Brussels misses opportunity to crack down on tax evasion and corruption
The European Commission’s new draft legislation for how to crack down on financial crime, published today, misses an opportunity to make it much harder for tax evaders, mobsters, arms dealers and corrupt politicians to use Europe’s financial system to launder their dirty money.
There are two main loopholes in the proposed legislation, around transparency of company ownership and around tax evasion which campaigners want the European Parliament and national governments to tackle.
Criminals currently find it easy to abuse European companies to hide their identity and therefore their assets. “Who owns and controls European companies should not be secret,” said Robert Palmer, campaigner at Global Witness. “The names of the ultimate, beneficial, owners should be made public.” A European Commission study found that public registries of the beneficial owners of companies would be more cost effective than other options.
Instead, under the Commission’s proposal, companies will only be required to know themselves who their ultimate owners are. This will be of limited help. “If the police are investigating a dodgy-looking company, they can hardly go to the company in question to ask who owns it as any criminals involved in the company will be tipped off that the police are sniffing around,” said Palmer.
The proposal does not do enough to tackle professionals that facilitate tax evasion. “The Commission proposal allows bankers, lawyers and accountants who facilitate tax evasion to get away with it. They should face money laundering charges for this insidious activity which costs developing countries billions every year” said Alex Marriage, Policy and Outreach Analyst at Eurodad.
The draft legislation does include some positive measures, including tougher sanctions for banks and individuals that handle suspect funds. National regulators will be able to impose fines of up to twice the amount of profit gained by a bank caught breaching the money laundering rules. Individuals could also face fines of €5 million. It will important for governments to use these tools to hold banks and individual executives to account.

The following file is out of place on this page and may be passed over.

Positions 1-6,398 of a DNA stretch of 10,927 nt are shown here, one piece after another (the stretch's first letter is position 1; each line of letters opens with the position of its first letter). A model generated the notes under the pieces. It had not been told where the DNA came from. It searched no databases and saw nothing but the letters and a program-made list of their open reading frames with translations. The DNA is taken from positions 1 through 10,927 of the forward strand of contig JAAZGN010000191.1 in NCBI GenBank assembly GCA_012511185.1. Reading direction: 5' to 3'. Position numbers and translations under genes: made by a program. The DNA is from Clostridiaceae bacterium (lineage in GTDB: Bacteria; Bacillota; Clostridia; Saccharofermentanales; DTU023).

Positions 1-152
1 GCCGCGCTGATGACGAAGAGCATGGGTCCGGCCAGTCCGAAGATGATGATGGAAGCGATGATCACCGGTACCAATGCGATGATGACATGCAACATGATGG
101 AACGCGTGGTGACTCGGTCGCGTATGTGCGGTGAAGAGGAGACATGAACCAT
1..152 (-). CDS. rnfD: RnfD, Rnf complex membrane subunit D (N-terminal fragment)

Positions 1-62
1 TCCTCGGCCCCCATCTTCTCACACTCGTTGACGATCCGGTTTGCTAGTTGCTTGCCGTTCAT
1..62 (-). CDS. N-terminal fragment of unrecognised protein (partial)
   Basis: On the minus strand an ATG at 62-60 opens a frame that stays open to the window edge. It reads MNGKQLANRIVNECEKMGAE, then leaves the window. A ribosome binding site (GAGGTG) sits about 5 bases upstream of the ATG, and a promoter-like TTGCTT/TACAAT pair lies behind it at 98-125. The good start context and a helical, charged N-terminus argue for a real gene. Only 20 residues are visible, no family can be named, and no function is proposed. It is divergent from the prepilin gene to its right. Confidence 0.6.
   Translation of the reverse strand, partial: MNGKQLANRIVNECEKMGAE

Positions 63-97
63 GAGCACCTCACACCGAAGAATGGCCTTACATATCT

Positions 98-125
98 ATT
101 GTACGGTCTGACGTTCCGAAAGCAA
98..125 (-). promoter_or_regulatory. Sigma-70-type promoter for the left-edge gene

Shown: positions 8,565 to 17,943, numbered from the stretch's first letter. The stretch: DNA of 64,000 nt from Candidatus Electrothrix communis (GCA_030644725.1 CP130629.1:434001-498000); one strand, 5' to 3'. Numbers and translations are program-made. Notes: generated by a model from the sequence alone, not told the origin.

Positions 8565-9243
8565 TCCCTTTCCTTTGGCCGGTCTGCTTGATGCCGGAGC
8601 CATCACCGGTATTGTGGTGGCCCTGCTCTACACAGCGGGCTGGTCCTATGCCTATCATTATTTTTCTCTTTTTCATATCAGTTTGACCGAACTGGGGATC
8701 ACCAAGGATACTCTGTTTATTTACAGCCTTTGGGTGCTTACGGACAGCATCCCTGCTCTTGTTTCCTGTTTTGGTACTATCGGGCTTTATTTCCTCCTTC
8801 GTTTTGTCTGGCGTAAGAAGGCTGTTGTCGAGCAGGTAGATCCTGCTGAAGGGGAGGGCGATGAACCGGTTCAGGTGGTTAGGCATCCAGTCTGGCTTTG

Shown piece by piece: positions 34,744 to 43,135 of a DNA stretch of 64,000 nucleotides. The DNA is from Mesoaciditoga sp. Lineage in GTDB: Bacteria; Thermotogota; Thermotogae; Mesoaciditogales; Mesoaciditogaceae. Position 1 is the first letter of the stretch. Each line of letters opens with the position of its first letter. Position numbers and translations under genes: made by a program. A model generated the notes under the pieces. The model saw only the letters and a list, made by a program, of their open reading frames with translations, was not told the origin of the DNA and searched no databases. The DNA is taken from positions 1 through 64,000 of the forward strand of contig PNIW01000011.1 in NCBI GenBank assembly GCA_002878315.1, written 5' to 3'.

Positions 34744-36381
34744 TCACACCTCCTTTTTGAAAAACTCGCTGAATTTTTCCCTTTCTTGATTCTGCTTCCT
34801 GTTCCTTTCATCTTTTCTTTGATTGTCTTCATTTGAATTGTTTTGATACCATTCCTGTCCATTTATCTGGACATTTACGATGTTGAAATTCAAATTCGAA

“These new measures continue to leave our financial system open to abuse. One of the particularly appalling consequences is that it allows corrupt officials in developing countries to hide billions of pounds stolen from their national coffers, depriving citizens of vital resources to escape grinding poverty. The onus is now on parliamentarians to ensure that the new legislation isn’t a wash-out,” said Palmer.
Robert Palmer in London on 020 7492 5860, 07545 645 406, email@example.com.
Alex Marriage in Brussels on + 32 2 894 46 49 and firstname.lastname@example.org.
Notes for editors:
1. At present, the EU directive means that tax evasion falls foul of the money laundering laws only in cases where there’s national legislation in place with a guideline maximum sentence of over a year or minimum sentence of over six months. The new draft legislation does not close this loophole
2. Global Witness is a non-governmental organisation that campaigns to break the links between natural resources, corruption and conflict. It has consistently highlighted how weaknesses in the global anti-money laundering system have allowed corrupt politicians access to the financial system. Global Witness campaigner Robert Palmer recently testified before the European Parliament's committee on organised crime, money laundering and organised crime.
3. The European Network on Debt and Development brings together 49 NGOs from 19 European countries who work on development finance issues. Alex Marriage is the author of Secret structures hidden Crimes
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